20 (19 July): Last night herds of Elephant, Springbok, Wildebeest,
and 7 Black Rhino had come to Okaukuejo waterhole. Today we moved our lodging
to a comfortable and convenient bungalow within steps of the floodlit waterhole.
We bought food at the little store and cooked our own dinner, washed down
with a nice '02 Nederburg Cab-Merlot we had purchased in Windhoek.
Roars of Lion would prompt us out to see the action throughout the night;
three Lion spent most of the night hanging about and half-heartedly chasing
Giraffe, but they quickly moved aside for the parade of 11 Black Rhinos
— mostly mothers and calves of various ages — that trekked to the water
during the evening. One little set of 'bleachers' (right) made for excellent
viewing, and we ended up spending much of the afternoon and evening here.
During the morning we had a fine game drive through thorn
scrub and plain that netted a variety of new trip birds, including Lappet-faced
Vulture and African Hawk-Eagle, plus lifer Chestnut-backed
Sparrow-Lark was scoped among flocks of Gray-backed at the waterhole.
Day 21 (20 July): Before breakfast
we did a game drive back toward to main western entrance, and came upon
a lifer Southern Penduline-Tit, After breakfast we headed
towards Halali Camp in the center of Etosha NP. We mostly followed the
edge of Etosha Pan, crossing dry plains and turning into waterholes here
and there, coming upon large herds of zebra, scattered Greater Kudu and
Impala, and a small herd of Elephant. Superb views of Kori,
Ludwig's, and White-quilled Bustards were highlights, and we
found what may prove to be the Etosha Rock Agama, a very localized
endemic lizard. At a bathroom stop the women's restroom played host to
a Slit-faced Bat — new for all of us.
We arrived at Halali Camp at 2 pm and made our own lunch
of spaghetti. Walking through the camp we came upon a small flock of Bare-cheeked
Babbler — the only ones we would find on the trip — just as they tucked
into a tight huddle to sleep away the afternoon. The waterhole here didn't
have much (an occasional Elephant for us, although other tourists told
us that huge herds came in the next day). At dusk, Richard called in an
African Scops-Owl to a tree within a few feet of our chalet. It was the
most strenuously 'owling' we would do on the whole trip.
22 (21 July): We checked Halali waterhole early, and had a confiding
Red-necked Falcon and our only Spotted Hyena of the trip. Then, while walking
to breakfast through the scattered trees among the individual chalets
at Halali (right), I found a roosting Southern White-faced Owl.
After breakfast, we headed off to the east end of the park and headquarters
at Namutoni Camp, finding a Carp's Tit enroute, arriving mid-day.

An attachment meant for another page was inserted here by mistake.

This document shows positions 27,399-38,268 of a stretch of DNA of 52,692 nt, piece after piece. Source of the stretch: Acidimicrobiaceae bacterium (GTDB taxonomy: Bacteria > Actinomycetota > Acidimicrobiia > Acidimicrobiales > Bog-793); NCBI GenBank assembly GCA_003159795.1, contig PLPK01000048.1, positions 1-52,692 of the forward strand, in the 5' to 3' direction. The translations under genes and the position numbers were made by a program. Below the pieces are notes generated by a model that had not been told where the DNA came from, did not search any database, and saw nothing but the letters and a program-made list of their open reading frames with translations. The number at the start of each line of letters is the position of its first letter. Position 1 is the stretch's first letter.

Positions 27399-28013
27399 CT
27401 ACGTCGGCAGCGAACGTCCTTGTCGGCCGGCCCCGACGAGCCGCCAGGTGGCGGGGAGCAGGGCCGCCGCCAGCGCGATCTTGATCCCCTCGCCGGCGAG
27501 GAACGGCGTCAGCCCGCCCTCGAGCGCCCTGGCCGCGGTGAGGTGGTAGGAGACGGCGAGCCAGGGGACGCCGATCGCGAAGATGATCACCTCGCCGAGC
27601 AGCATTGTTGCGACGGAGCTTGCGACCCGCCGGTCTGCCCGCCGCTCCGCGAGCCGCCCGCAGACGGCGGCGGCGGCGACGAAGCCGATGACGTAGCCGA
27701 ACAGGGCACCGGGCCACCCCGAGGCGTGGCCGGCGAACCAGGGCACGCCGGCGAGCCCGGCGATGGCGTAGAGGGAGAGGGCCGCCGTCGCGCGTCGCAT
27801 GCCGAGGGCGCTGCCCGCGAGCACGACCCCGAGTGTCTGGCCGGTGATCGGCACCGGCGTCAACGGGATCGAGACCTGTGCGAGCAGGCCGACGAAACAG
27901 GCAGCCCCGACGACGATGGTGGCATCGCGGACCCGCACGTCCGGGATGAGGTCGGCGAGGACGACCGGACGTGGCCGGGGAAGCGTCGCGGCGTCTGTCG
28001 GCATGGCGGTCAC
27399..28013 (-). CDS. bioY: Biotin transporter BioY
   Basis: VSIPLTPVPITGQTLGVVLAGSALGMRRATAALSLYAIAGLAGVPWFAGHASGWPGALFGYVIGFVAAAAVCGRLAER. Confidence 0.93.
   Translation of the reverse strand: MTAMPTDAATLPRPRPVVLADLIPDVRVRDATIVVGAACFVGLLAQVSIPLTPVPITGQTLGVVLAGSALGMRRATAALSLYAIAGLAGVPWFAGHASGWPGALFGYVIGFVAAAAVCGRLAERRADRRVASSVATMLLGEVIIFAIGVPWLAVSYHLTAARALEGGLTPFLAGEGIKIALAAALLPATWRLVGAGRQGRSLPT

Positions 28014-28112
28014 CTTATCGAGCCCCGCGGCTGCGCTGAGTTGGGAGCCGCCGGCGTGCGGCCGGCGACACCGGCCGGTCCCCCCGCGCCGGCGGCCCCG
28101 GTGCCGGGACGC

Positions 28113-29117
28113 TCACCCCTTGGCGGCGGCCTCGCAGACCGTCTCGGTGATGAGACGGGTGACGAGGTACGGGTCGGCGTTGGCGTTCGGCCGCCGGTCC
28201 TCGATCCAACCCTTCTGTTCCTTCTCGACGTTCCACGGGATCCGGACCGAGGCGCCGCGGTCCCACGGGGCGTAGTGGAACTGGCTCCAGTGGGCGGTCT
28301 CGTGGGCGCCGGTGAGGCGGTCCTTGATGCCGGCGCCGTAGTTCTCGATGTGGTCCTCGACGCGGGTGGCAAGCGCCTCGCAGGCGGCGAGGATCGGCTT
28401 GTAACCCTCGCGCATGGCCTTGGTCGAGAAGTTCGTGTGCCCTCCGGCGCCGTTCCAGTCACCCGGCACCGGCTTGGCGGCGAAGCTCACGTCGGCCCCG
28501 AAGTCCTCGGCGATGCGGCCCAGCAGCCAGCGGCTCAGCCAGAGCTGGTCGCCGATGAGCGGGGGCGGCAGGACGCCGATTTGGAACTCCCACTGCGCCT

We chose to take this afternoon off, to nap and walk the grounds a bit,
and do more laundry. We went to the waterhole at the edge of this camp
several times, but it sucked. New birds in camp, though, included
Francolin and Burnt-necked Eremomela.
Day 23 (22 July): Our final morning
in Etosha was productive with a little drive around 'Dik-Dik Loop.' Not
only did we encounter the namesake Damara Dik-Dik, but we got views
of a Ratel (not great views, but views nonetheless). After breakfast
we headed northeast towards the Caprivi Strip. That is a narrow strip of
land by which Namibia stretches east almost to Victoria Falls, a left-over
from colonial times. Today it is filled with people (a fair number are
refugees from the Angola war) and the habitat badly hacked up. Enroute
we stopped in thorn-scrub at Roy's Camp, and were given permission to bird
the grounds a bit [we would have stayed there when coming back at the end
of the trip but Roy's was fully booked]. The highlight bird here is Black-faced
Babbler, our only ones of the trip.
When we reached the Caprivi Strip we entered a new habitat:
deciduous broadleaf woodland. As our visit was in mid-winter it was birding
through an oak woodland in winter in California, except for the thicker
grass understory. There were very few birds during our mid-day visit, but
what we saw included new species for the trip list [e.g., Dark Chanting-Goshawk,
Wood Pipit], and Richard flushed a nightjar to a bare tree limb. We
viewed it in the scope and found it had a rufous collar but almost no white
in the tail. It was a female of either Fiery-necked Nightjar or Rufous-cheeked
Nightjar, and some characters suggested the latter. However, all Rufous-cheeks
should be north in the Congo Basin at this date while Fiery-necks are resident
(indeed, we would hear them later at night). So it probably was a Fiery-neck.